by Michael Kaufman
Many readers of Midwest Flyer Magazine may wonder why the guy that writes a column on “instrument flying” and “avionics technology” is writing about “seaplane flying?” I make my living flying and teaching in technologically advanced aircraft and enjoy it, but my roots go back to the basics, and my greatest joy today is seaplane and glider flying. I learned to fly in a Champ in the mid-1960s with air racing legend Bill Brennand of Neenah, Wisconsin, as my flight instructor, before I learned to drive a car. After getting my private pilot certificate, my second pilot certificate was for “seaplanes.” Unfortunately, I did not fly a seaplane from the early 1970s until the early 1990s. It was always my dream to have my own seaplane, and a Cessna 185 amphibian was my dream airplane. My wife’s influence, however, turned that dream into a Bonanza in 1988, which I am not totally sorry about. Being the understanding wife that Linda is, I was able to buy a Piper Cub on floats in 2000 (and keep the Bonanza), along with a summer cottage on a lake in Eagle River, Wisconsin. That’s a pretty nice dream come true!
The following story about a seaplane flying experience I had should go in a “never again column,” as it took every bit of skill, judgment and luck I had for a successful ending, and I still consider myself very lucky.
All summer long for the previous 10 years, my Cub sat in the sun on a modified pontoon boatlift in Eagle River. The sun takes its toll, and I had the Cub meticulously restored in 2011 by craftsman/mechanic Roger Shadick of Noble Aviation at Eagle River Union Airport.
I try to take the Cub to EAA AirVenture-Oshkosh each year if my schedule will allow, and Oshkosh 2011 was special because of its recent restoration. The aircraft flew beautifully after Roger’s restoration, and the flight to the EAA Seaplane Base that year was out of a picture book. The aircraft got special notoriety and appeared in all of EAA’s promotional literature for the 2012 convention, “The Year of The Cub” (75 years). But the trip back to Eagle River on the last Saturday of the 2011 convention turned out to be the opposite of stellar.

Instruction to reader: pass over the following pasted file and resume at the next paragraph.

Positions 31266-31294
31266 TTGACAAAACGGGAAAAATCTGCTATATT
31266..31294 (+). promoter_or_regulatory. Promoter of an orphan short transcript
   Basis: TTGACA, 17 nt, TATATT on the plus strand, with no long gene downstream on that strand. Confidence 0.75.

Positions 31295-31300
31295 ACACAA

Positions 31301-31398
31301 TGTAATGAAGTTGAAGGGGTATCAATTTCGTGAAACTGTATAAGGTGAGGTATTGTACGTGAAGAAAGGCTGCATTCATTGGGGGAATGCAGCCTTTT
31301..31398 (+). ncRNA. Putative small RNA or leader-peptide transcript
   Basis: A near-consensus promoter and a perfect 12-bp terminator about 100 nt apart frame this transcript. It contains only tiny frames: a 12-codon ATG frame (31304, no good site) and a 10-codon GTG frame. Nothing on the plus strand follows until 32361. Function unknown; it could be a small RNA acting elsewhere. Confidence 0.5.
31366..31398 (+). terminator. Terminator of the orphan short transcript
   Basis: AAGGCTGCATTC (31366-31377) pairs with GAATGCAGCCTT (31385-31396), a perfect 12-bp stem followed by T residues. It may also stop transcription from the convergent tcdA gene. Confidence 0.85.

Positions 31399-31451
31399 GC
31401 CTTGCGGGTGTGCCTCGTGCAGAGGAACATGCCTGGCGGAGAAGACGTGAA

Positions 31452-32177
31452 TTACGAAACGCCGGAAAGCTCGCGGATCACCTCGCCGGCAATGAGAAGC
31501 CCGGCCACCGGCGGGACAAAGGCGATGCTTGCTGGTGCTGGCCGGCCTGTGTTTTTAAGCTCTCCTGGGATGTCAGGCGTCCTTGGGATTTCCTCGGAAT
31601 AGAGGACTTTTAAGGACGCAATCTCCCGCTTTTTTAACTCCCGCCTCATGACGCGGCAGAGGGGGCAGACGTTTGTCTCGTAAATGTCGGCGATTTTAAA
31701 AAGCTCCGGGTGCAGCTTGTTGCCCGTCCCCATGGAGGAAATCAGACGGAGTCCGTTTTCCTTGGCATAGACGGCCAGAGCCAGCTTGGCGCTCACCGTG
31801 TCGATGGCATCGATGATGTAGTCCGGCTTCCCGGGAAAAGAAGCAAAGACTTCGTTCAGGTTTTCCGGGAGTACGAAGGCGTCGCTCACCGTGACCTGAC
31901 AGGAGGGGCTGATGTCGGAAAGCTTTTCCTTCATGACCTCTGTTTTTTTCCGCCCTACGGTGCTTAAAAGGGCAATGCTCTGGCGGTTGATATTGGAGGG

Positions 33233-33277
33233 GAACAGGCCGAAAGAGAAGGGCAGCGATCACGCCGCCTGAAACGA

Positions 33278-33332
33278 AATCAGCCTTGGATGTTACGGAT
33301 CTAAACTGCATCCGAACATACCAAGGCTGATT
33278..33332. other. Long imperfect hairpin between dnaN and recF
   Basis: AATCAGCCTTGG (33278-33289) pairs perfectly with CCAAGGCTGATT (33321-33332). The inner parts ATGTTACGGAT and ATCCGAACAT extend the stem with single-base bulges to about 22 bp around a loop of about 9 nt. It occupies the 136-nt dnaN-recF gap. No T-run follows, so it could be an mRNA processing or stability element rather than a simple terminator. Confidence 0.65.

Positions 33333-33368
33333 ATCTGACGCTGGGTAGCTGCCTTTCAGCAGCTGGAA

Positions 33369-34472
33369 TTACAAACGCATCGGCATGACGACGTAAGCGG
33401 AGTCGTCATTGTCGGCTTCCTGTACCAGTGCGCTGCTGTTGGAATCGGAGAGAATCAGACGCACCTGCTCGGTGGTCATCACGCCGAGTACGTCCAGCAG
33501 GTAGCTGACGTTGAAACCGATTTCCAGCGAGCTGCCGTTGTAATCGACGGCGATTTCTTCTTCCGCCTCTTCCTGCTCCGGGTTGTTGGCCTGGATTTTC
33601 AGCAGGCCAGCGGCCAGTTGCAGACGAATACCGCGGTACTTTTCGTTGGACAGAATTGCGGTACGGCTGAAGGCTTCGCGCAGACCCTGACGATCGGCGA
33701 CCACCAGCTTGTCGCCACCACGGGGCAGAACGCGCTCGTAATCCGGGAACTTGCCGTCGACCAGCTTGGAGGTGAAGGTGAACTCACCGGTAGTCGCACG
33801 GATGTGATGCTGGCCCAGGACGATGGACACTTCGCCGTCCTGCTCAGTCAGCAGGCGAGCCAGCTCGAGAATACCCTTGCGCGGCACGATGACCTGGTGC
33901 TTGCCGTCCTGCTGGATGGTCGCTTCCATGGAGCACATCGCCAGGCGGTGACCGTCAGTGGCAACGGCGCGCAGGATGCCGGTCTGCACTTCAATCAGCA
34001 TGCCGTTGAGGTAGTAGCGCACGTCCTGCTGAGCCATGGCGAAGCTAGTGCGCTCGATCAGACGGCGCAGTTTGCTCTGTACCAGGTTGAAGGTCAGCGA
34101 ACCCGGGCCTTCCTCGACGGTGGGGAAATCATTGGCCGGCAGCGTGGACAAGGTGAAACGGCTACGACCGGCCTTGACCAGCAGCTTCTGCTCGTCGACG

I had spoken to my wife earlier that day, and she had planned to drive from our home in southwest Wisconsin to the cottage, and I indicated I would probably fly the seaplane back to Eagle River as it was near the end of the show. I am always cautious about every flight, a sign of being a mature pilot. I always teach my student pilots to do the same, “do as I do,” not just, “do as I say.”
After topping off the fuel in the main and wing tanks, I proceeded to the weather building at the seaplane base for a last weather check before departing. The weather looked great with about 10 knots of headwind; the flight should take about 1 hour and 45 minutes under those conditions. Takeoff was normal and the first hour and a half was again a picture book adventure.
Approaching Pickerel Lake about 30 miles southeast of the Rhinelander VOR, I noticed that the sky to the northwest was looking a bit dark, and I began to feel uneasy. I had not taken the XM weather unit on this trip as it takes some work to take it out of the Bonanza, but I knew this was not looking good.
I increased the RPM on the Cub by 200 and picked up about 5 knots of airspeed. As I did a visual scan of the impending storm, I realized there was no way around it, and it was looking worse by the minute. A decision needed to be made…continue on in hopes of beating it home, land in a nearby lake and take the storm on the water, or land and try to find a dock or place to beach and tie down on the shore. The decision I made – right, wrong or indifferent – was to fly on with hopes of beating the storm or confront it in the air. I continued on with hopeful thoughts, but about 10 miles from my dock, I could see that I was going to have to confront the storm in flight.